Double Integrals: cartesian -> polar and solve

• GreenLantern
In summary, GL19 is stuck on a problem involving double integrals and spheres. He has found r\leq \sqrt{1/2} and z\leq r but is missing information about what to do next. He is able to solve the problem by finding the minimum and maximum values for r and then integrating only r. He also forgot to apply a restriction on R.
GreenLantern
Double Integrals: cartesian --> polar and solve

here is everything:

#19: I am stuck...This is to be solved using cylindrical polar coordinates and a double integral. I understand simpler ones such as find the volume of the solid under the cone z= sqrt(x^2 + Y^2) and above the disk (x^2 + y^2 ) <= 4 but i guess what is throwing me on this one is the sphere and that it is asking for area above the cone...

#13: What did i do wrong? My answer is similar to the book but not quite...

Thanks everyone!

-GL

Last edited:

19:
You have very nearly solved this one. You have found $z \geq r$ and $z \leq \sqrt{1-r^2}$, so all you need to do is find the minimum and maximum values for $r$ and you will have the triple integral
$$\int_{\min(r)}^{\max{r}}\int_r^{\sqrt{1-r^2}}\int_0^{2\pi}rd\theta dz dr$$

13:
You forgot to apply the restriction on R that says $y \leq x$

ughhhh okay and how exactly do i find R min/max? i hardly know how i got to where i did to be honest...

im trying to do it by visual inspection which is how my prof. said to do other ones but my mind is turning to mush thinking about it.I'd say that r max would be 1? due to part of the sphere is included and its radius is 1. Is this correct?
and is the minimum r=0 because the point of the cone?
thanks so much for replying to me though!

Actually, looking at your work again, you already found $r\leq \sqrt{1/2}$. Since this is the only restriction on r, the minimum will be 0.

okay. and then why are we not integrating anything other than r?

WOWWWW
okay so totally disregard me as an asshat because earlier i was totally thinking about doing the integral of $$(r)[ \sqrt{1-r^{2}}-r]$$

with R between 0 and $$\sqrt{1/2}$$
and ø between 0 and 2π

as it would make sense to take the volume of the sphere over the cone and subtract the volume of the area under the cone...WOW i suck :(

sorry for wasting space :) and thanks for the crucial help!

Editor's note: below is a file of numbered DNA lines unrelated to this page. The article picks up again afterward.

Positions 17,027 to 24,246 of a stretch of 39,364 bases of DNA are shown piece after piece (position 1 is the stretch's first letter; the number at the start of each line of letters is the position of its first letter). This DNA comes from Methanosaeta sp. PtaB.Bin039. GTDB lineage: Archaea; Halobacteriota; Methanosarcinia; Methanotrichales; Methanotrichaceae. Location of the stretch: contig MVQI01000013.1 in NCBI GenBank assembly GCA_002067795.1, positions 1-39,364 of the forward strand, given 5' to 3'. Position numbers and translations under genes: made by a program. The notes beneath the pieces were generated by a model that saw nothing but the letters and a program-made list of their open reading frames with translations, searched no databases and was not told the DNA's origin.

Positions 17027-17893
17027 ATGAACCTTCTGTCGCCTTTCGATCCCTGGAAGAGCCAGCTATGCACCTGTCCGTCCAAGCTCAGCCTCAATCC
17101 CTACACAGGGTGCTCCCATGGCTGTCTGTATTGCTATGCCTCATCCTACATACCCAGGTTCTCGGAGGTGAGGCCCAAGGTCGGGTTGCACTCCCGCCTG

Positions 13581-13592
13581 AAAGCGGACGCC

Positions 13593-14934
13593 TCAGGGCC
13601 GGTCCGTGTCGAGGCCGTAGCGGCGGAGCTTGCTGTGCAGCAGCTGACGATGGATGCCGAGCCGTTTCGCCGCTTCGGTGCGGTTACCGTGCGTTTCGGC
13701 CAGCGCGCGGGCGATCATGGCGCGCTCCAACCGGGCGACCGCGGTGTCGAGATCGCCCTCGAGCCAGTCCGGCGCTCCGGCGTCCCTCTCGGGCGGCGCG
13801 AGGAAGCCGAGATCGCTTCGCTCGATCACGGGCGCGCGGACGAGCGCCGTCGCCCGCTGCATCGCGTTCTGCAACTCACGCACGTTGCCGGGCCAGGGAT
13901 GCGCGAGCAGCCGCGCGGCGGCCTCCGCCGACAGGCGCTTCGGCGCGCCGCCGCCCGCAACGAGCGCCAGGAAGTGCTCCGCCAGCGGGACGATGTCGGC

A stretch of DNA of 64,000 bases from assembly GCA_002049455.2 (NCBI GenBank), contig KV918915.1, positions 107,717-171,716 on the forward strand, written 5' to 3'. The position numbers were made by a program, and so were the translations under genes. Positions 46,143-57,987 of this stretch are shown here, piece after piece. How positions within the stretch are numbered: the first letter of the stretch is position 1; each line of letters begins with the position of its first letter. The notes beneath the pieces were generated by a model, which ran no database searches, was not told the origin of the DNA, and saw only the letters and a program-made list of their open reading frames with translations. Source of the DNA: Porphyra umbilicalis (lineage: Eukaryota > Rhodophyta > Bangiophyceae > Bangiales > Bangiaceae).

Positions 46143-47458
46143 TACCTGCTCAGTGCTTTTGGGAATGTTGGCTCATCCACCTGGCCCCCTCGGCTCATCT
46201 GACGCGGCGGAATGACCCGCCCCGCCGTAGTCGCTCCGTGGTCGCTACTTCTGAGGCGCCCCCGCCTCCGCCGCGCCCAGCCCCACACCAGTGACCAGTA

-Ben

Do you need help with #13 still?

no sir i figured it out.

Thanks!

1. What is the difference between cartesian and polar coordinates?

Cartesian coordinates use the x and y axes to locate a point on a plane, while polar coordinates use a distance from the origin and an angle to locate a point on a plane.

2. How do you convert from cartesian coordinates to polar coordinates?

To convert from cartesian coordinates (x,y) to polar coordinates (r,θ), you can use the equations r = √(x^2 + y^2) and θ = tan^-1(y/x).

3. What is the purpose of using double integrals in cartesian to polar conversion?

Double integrals are used to find the area or volume between two curves in cartesian coordinates. When converting to polar coordinates, double integrals can also be used to find the area or volume between two polar curves.

4. How do you solve double integrals in polar coordinates?

To solve double integrals in polar coordinates, you first need to determine the limits of integration for r and θ. Then, you can use the polar form of the integrand and integrate with respect to r and θ, using the proper limits.

5. What are some common applications of double integrals in polar coordinates?

Double integrals in polar coordinates are commonly used in physics, engineering, and other sciences to calculate areas, volumes, and moments of inertia. They are also used in various mathematical and statistical models and in computer graphics to represent circular or symmetric objects.

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